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Pennsylvania Teachers Union’s support pension legislation

07.11.10

July 2010, Allentown/Bethlehem/Easton edition of The Union News

Pennsylvania Teachers Union’s support pension legislation

BY PAUL LEESON
THEUNIONNEWSABE@AOL.COM

REGION, June 16th- The Pennsylvania House of Representatives passed a comprehensive pension reform bill on June 16th that tempers the dramatic spike in pension costs faced by the state and school districts and creates new rules for future employees in an effort to stabilize the finances of public pension funds in future decades.

House Bill number 2497 passed the House of Representatives by a vote of 192 to 6 and now moves to the Senate for consideration.

The measure includes two key elements: mitigating the skyrocketing employer contribution costs faced by the state and school districts by changing the systems’ funding methodologies, and reducing benefits for future state and public school employees.

Under the plan, increased costs to the state and school districts would be capped by a set percentage that increases each year for four years up to 4.5 percent. The increase for subsequent years would remain at 4.5 percent until such a time as the increased costs borne by the state and school districts are less than what is required.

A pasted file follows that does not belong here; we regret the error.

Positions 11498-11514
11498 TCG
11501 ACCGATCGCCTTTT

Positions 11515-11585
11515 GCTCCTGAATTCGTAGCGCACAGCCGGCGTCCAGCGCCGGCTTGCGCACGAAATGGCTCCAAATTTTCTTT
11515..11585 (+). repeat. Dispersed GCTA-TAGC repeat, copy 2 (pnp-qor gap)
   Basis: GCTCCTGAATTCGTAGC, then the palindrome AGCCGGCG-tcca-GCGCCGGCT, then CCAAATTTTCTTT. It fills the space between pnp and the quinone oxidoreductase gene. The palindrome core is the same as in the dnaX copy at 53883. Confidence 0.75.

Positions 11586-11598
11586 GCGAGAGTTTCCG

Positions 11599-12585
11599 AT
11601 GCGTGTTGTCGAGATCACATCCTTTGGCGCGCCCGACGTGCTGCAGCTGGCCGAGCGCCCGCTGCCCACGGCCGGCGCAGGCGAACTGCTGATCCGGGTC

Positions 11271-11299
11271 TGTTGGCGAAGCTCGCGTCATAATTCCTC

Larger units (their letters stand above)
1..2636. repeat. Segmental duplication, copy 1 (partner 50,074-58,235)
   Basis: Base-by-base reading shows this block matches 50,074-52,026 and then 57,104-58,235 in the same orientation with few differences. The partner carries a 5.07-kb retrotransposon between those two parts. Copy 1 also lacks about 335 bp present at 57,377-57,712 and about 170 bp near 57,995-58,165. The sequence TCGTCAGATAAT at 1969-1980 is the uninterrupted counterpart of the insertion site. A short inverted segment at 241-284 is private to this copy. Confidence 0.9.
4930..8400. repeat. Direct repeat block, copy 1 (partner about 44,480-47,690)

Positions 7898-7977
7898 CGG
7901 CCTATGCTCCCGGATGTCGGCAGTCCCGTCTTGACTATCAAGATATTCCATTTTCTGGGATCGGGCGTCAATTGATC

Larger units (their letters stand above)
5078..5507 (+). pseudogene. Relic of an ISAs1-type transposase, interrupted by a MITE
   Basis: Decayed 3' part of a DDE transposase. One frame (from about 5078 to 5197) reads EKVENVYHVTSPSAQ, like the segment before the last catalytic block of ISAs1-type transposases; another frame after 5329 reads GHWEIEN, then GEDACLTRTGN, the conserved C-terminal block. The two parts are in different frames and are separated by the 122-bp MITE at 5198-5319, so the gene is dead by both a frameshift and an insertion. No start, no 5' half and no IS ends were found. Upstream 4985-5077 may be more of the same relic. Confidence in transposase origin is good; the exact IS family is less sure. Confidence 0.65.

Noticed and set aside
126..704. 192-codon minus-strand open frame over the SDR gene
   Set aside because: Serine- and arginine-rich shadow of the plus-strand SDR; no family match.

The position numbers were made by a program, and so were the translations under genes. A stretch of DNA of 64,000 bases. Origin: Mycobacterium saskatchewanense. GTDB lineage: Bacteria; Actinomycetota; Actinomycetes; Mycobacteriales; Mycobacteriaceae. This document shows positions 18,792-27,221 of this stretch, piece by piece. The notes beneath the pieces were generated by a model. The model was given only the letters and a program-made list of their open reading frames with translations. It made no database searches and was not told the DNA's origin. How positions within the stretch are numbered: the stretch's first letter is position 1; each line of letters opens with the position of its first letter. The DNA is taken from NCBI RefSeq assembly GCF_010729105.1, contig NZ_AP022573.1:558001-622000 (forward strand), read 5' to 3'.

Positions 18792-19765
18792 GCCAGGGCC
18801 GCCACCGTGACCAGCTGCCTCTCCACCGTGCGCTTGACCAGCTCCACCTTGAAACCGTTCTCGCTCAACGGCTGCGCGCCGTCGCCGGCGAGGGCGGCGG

Once that level of payment is reached, neither the state nor the school districts would be permitted to contribute less than the “normal cost” to maintain benefits as determined by actuaries. Meanwhile the state’s two school employees unions, the American Federation of Teachers of Pennsylvania (AFT) and the Pennsylvania State Education Association (PSEA), are supporting the legislation.

“Our organization supports the legislation as a balanced solution to address pension concerns, while preserving the defined benefits pension system for current and future school employees and reducing costs to taxpayers in 2011 and beyond,” said James Testerman, President of the PSEA.

“This bill helps preserve and protect jobs and quality education now, and keeps the promise of a secure retirement in the future,” stated Ted Kirsch, President of the AFT of Pennsylvania.

The PSEA is not affiliated with the American Federation of Labor and the Congress of Industrial Organization (AFL-CIO) in Washington while the AFT is affiliated with the labor federation.

Under the amendment, new public school employees will contribute 7.5 percent of their pay to their pension, currently they pay 6.25 percent.

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